Our study has a number of limitations. The data was self-reported and the study is cross-sectional which does not infer causal relationships. Furthermore, we examined only one maternity hospital located in Dhaka, Bangladesh. Caution should be taken to generalize the data for other maternity hospitals outside Dhaka city. A 24-hour dietary recall was taken to calculate the daily choline intake. Twenty-four hour recall is a retrospective method of diet assessment, where an individual is interviewed about their food and beverage consumption during the previous day or the preceding 24 hours. However, a single 24-hour recall is not considered to be representative of habitual diet at an individual level. While there may have been a small amount of recall bias, this methodology is adequate for surveying intake in a large group and estimating group mean intakes of diet.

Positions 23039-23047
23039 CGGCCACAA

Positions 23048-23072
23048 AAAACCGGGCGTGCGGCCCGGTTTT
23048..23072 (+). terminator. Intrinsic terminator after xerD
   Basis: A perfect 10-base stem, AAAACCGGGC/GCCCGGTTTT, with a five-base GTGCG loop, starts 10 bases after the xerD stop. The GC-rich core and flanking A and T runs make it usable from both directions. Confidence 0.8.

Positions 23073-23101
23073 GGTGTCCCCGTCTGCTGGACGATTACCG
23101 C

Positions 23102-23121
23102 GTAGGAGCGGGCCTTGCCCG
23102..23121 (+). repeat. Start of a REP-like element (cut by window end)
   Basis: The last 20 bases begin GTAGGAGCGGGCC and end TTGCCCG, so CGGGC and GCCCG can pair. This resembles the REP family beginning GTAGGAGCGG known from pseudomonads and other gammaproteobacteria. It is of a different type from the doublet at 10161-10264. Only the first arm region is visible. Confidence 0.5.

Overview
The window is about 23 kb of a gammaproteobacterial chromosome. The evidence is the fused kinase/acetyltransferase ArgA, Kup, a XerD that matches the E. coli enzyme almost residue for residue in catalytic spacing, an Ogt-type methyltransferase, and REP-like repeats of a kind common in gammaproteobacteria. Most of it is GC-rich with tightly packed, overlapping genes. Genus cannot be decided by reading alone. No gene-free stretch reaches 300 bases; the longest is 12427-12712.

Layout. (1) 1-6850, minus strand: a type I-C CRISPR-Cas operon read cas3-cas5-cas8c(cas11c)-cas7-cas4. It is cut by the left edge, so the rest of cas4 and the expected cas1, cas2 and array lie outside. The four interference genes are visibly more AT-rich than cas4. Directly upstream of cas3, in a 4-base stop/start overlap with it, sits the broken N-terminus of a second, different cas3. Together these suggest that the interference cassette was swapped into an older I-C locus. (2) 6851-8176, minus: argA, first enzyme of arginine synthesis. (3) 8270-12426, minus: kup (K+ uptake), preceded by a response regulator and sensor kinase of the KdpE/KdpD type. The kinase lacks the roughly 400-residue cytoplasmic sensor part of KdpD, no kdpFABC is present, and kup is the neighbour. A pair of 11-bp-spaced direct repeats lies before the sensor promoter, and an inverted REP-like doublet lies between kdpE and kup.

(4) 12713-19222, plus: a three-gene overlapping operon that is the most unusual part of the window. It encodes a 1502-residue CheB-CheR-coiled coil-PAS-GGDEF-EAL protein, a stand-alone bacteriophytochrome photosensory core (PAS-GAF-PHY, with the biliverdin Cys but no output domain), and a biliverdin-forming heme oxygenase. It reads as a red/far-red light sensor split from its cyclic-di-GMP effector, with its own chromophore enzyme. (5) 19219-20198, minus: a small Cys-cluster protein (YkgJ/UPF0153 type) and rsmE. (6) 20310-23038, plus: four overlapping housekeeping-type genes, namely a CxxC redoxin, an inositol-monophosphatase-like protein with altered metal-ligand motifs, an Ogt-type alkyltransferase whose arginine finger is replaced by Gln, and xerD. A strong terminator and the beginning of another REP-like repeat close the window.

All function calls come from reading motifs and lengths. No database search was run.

Choline is a mostly neglected micronutrient by both pregnant women and health care professionals. These professions have poor knowledge regarding its importance and therefore are missing many potential causes of health complications due to choline deficiency. The results of this study may be an indication that the choline included in the diet of pregnant Bangladeshi women may not be adequate to meet both the needs of the mother and fetus. The results presented here may be useful in understanding the present choline status among Bangladeshi pregnant women aiming to improve using strategic nutritional intervention by both government and public stakeholders.


We would like to thank our honorable professors, colleagues, and friends for supporting us in initiating the study subject. We are also grateful to those pregnant women, the doctors, and the staff of the selected maternity hospital.

Conflict of Interest

The authors report no conflict of interest.